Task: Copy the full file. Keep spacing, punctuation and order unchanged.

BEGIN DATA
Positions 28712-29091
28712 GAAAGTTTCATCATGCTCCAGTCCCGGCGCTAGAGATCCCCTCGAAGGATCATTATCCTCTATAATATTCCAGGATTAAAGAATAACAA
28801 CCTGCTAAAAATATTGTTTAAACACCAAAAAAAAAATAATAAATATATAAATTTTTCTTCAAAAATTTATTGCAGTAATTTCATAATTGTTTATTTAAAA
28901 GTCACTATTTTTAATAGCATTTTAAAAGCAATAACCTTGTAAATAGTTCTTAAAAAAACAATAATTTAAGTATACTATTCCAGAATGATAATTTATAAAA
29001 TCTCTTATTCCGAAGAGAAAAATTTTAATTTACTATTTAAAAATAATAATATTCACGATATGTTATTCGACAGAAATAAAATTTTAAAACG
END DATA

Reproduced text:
Positions 28712-29091
28712 GAAAGTTTCATCATGCTCCAGTCCCGGCGCTAGAGATCCCCTCGAAGGATCATTATCCTCTATAATATTCCAGGATTAAAGAATAACAA
28801 CCTGCTAAAAATATTGTTTAAACACCAAAAAAAAAATAATAAATATATAAATTTTTCTTCAAAAATTTATTGCAGTAATTTCATAATTGTTTATTTAAAA
28901 GTCACTATTTTTAATAGCATTTTAAAAGCAATAACCTTGTAAATAGTTCTTAAAAAAACAATAATTTAAGTATACTATTCCAGAATGATAATTTATAAAA
29001 TCTCTTATTCCGAAGAGAAAAATTTTAATTTACTATTTAAAAATAATAATATTCACGATATGTTATTCGACAGAAATAAAATTTTAAAACG